Brian Brennan on Shari Lewis, a woman of many talents


Shari Lewis and her puppets Lamb Chop and Charlie Horse, from The Ford Show, 7 April 1960. Publicity photo
Shari Lewis and her puppets Lamb Chop and Charlie Horse, from The Ford Show, 7 April 1960. Publicity photo


Shari Lewis made her mark as a talented ventriloquist with a sock puppet named Lamb Chop. But as  Arts columnist Brian Brennan  discovered when he interviewed her, Lewis had much more going for her talentwise than ventriloquism. An excerpt of Brennan’s latest Brief Encounters column, A Playmate Who Loved Good Music: Shari Lewis (paywall):

Before I met Shari Lewis, I was under the impression – probably like a lot of people – that she was just a popular children’s entertainer; a ventriloquist with a cute sock puppet named Lamb Chop. To my surprise, I discovered she was much more: a trained musician who played violin and conducted symphony orchestras, an actor-dancer who had done Broadway musicals on tour, and a published book author and newspaper columnist. If she had to settle for one career, she said, it would be as a writer. But she was doing it all.

We spoke just before Lewis was due to perform a Christmas show with the Calgary Philharmonic Orchestra. She had taken up conducting a few years earlier, mainly because of the encouragement of her music director, a man whose real name – Stormy Sacks – sounded like it might belong to one of her puppets. “Mother used to say that, for me, music was a vaccination that didn’t take,” said Lewis. “My great joy has always been solfeggio (sight-reading exercises) and musical theory. But the orchestra is now my instrument.”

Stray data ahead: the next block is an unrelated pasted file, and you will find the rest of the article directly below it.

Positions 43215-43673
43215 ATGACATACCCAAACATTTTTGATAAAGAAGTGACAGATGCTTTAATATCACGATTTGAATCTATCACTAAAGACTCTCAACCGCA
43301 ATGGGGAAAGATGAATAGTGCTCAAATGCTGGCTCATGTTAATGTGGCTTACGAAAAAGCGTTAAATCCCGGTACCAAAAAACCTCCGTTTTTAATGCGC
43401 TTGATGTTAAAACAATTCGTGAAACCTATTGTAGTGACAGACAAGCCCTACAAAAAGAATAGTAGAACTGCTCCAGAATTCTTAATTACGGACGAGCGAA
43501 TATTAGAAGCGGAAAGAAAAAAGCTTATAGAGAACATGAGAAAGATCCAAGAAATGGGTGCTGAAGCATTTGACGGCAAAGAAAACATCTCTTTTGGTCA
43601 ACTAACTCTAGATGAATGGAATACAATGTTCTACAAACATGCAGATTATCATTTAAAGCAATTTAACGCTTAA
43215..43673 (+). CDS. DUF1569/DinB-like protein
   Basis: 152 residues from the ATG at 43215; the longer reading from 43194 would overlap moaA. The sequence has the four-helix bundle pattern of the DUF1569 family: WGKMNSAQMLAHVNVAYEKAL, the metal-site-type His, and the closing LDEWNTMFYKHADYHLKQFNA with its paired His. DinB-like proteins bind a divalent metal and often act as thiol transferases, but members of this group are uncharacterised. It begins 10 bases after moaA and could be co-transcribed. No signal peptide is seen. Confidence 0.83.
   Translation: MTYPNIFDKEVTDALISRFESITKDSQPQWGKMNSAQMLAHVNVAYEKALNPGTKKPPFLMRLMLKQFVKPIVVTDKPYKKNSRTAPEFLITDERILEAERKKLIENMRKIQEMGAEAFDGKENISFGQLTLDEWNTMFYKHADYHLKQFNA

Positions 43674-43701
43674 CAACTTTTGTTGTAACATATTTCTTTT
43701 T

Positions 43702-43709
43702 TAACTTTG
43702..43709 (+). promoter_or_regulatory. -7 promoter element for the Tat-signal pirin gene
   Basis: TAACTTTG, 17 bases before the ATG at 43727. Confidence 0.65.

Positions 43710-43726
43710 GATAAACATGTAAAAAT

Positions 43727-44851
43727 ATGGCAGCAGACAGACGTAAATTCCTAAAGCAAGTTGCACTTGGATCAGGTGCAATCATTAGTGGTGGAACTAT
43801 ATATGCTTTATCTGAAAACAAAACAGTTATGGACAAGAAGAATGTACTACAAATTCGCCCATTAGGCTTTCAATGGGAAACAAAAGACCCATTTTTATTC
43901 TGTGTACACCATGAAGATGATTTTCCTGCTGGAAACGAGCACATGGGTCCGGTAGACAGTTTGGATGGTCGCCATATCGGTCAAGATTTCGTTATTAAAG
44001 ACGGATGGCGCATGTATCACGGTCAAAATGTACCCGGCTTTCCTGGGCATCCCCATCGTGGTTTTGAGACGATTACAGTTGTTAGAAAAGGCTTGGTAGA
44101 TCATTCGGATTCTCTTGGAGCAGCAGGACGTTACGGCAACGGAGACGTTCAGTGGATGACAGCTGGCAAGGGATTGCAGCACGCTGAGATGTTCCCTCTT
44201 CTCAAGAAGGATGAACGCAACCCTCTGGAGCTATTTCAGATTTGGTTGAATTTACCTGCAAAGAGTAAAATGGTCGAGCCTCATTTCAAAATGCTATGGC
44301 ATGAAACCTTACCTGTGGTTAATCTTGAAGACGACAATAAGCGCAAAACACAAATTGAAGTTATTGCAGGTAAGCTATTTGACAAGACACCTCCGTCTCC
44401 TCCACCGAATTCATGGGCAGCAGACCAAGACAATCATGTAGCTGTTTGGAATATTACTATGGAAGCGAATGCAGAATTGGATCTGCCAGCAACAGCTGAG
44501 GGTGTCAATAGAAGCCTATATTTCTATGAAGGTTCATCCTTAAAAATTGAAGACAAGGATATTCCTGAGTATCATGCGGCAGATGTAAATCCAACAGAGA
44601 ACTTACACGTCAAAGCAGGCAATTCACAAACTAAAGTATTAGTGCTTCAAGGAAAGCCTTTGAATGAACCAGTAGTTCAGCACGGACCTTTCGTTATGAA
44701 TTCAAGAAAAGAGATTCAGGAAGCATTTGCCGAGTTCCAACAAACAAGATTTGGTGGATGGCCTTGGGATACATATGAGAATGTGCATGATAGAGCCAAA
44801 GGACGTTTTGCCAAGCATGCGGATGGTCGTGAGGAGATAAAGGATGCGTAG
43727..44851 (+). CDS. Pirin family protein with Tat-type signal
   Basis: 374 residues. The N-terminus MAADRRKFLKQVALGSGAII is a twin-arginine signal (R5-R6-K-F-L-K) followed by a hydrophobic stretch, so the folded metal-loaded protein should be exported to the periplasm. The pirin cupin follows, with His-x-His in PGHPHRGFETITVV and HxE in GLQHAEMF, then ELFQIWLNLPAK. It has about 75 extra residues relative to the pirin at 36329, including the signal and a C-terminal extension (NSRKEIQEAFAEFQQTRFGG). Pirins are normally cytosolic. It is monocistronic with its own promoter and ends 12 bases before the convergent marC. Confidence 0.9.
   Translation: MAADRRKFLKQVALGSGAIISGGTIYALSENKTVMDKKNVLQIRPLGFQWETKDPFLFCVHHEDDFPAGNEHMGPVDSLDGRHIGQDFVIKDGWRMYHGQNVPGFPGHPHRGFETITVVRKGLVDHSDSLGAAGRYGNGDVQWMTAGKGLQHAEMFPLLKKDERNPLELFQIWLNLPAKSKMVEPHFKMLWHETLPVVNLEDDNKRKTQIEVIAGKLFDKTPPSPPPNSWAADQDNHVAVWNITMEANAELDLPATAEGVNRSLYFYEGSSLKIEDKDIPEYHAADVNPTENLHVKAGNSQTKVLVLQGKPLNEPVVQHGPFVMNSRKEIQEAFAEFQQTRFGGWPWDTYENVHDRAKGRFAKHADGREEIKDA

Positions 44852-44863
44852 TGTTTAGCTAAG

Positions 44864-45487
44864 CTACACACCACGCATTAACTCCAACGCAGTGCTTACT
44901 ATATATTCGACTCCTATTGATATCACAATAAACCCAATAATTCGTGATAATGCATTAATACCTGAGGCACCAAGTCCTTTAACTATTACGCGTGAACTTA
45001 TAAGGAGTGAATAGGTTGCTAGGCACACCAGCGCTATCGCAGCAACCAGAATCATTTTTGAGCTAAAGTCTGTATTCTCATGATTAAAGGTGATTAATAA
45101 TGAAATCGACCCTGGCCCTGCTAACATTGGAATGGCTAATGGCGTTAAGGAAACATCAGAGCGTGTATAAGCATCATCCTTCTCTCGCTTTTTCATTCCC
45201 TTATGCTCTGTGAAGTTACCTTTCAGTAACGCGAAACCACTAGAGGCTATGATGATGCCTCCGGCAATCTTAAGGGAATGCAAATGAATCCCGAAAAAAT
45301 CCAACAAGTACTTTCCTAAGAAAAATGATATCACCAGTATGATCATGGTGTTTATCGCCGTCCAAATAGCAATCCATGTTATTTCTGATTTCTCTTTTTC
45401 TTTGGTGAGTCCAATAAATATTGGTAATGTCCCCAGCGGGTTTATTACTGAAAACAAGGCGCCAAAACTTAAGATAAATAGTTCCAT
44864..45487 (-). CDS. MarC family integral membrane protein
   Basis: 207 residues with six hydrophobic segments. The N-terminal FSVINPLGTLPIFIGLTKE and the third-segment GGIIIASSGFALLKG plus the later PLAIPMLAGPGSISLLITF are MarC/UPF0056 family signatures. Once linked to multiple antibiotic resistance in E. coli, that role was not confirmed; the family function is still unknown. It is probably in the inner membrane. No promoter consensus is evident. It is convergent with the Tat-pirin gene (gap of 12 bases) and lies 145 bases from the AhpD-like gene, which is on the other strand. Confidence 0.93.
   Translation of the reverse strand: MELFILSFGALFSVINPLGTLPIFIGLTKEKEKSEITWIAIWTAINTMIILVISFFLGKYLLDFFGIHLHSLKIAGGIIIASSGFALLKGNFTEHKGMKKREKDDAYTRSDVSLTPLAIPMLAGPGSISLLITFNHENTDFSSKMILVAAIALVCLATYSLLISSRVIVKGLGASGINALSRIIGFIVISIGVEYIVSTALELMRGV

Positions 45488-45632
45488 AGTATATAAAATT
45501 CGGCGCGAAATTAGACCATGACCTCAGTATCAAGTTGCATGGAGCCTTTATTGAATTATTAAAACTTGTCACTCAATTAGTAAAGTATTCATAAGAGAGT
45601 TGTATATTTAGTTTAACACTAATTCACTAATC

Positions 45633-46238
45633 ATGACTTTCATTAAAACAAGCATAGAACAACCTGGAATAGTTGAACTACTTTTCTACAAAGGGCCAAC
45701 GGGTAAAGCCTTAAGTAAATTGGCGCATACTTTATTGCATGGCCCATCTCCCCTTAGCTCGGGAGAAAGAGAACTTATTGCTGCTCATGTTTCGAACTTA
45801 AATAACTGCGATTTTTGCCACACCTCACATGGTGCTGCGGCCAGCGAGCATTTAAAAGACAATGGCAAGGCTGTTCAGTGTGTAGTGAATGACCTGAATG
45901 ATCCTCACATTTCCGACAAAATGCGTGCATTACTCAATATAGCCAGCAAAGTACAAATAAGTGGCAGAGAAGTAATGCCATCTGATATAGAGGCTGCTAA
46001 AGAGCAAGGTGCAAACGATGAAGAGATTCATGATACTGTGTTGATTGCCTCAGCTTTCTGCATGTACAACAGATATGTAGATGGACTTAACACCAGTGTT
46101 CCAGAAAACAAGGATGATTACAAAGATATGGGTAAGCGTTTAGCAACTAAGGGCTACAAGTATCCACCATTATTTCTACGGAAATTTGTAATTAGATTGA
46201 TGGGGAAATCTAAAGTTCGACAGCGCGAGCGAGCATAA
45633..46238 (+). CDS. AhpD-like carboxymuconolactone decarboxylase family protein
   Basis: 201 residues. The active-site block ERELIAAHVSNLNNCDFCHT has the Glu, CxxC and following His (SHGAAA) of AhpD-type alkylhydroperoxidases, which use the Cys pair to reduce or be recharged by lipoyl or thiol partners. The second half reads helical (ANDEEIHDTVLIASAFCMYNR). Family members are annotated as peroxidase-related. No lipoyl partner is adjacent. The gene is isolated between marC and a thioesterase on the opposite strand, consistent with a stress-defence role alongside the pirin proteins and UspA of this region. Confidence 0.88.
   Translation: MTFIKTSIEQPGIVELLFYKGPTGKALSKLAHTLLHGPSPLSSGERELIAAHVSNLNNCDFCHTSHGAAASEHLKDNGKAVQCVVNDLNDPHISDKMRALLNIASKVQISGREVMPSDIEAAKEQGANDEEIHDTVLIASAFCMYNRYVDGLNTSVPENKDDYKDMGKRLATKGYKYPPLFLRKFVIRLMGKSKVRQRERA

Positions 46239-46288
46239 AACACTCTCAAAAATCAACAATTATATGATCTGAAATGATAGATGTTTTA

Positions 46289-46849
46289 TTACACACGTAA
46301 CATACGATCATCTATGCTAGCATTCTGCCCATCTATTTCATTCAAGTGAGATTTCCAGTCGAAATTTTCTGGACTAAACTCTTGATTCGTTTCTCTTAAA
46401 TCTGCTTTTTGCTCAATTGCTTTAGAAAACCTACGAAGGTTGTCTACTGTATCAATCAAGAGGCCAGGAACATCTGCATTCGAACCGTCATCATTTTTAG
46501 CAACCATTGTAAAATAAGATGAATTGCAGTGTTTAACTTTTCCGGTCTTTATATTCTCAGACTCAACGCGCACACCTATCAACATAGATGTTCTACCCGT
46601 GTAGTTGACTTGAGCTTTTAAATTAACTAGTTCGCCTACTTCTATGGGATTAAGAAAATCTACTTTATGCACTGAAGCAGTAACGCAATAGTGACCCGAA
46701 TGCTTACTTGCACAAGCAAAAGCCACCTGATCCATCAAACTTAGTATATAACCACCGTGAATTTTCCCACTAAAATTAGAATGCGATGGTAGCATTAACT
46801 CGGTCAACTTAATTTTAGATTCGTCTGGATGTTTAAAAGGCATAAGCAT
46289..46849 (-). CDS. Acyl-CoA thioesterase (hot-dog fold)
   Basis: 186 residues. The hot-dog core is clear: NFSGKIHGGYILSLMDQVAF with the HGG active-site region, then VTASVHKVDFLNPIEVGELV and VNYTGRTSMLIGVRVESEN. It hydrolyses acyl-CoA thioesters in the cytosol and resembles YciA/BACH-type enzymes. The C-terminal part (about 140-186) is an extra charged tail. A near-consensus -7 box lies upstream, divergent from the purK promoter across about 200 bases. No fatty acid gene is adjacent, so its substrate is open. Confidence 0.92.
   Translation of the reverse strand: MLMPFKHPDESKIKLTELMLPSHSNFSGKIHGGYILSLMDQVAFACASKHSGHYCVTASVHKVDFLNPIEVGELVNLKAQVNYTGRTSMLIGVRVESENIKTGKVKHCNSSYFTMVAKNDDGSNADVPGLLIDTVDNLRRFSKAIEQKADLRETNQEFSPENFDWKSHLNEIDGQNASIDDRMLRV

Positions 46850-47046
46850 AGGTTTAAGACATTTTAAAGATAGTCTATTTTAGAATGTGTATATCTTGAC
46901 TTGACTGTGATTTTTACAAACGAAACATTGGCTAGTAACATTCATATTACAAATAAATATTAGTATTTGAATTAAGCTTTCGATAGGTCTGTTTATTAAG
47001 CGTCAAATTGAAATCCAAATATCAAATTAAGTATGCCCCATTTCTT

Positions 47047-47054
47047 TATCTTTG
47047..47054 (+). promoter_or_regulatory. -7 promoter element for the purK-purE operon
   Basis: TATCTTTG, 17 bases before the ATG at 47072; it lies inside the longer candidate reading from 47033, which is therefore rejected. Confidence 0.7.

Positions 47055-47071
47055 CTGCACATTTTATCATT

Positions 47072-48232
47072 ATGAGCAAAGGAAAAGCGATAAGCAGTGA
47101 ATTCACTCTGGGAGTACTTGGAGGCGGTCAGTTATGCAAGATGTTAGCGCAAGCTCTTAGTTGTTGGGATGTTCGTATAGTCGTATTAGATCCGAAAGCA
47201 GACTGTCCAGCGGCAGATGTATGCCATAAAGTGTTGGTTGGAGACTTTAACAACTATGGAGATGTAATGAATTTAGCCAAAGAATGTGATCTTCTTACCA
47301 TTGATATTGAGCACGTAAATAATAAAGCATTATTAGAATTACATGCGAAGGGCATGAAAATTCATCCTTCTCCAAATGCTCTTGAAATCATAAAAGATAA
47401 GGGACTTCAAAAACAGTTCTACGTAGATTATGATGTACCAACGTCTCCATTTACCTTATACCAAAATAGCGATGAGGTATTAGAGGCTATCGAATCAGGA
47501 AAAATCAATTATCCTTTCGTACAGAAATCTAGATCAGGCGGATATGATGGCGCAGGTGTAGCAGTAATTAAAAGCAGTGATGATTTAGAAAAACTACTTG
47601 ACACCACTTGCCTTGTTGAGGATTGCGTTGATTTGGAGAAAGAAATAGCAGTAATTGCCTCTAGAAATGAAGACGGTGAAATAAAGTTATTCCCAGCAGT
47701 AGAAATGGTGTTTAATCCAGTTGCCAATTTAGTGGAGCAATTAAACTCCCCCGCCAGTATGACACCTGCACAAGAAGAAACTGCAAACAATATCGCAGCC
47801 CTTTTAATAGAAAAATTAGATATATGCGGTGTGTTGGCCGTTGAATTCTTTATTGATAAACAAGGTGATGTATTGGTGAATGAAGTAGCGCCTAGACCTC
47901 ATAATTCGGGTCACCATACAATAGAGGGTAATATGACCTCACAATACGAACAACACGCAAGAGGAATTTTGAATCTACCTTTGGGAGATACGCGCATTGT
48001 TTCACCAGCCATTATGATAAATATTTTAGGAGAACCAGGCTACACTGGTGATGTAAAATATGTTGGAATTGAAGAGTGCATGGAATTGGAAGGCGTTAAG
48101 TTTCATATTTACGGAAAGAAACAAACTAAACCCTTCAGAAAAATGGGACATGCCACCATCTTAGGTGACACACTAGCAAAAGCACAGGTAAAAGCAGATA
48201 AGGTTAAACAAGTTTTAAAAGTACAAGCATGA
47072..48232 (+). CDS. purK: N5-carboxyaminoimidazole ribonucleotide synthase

Was she nervous when she did her first orchestral gig, with the Dallas Symphony? “Facing the Stravinsky score was more of a challenge than stepping up in front of the musicians,” she replied. “When I looked at it, I realized it would be a real challenge for me to communicate this. But once I got to the podium I knew just what I had to do” …  log in* to read A Playmate Who Loved Good Music: Shari Lewis.

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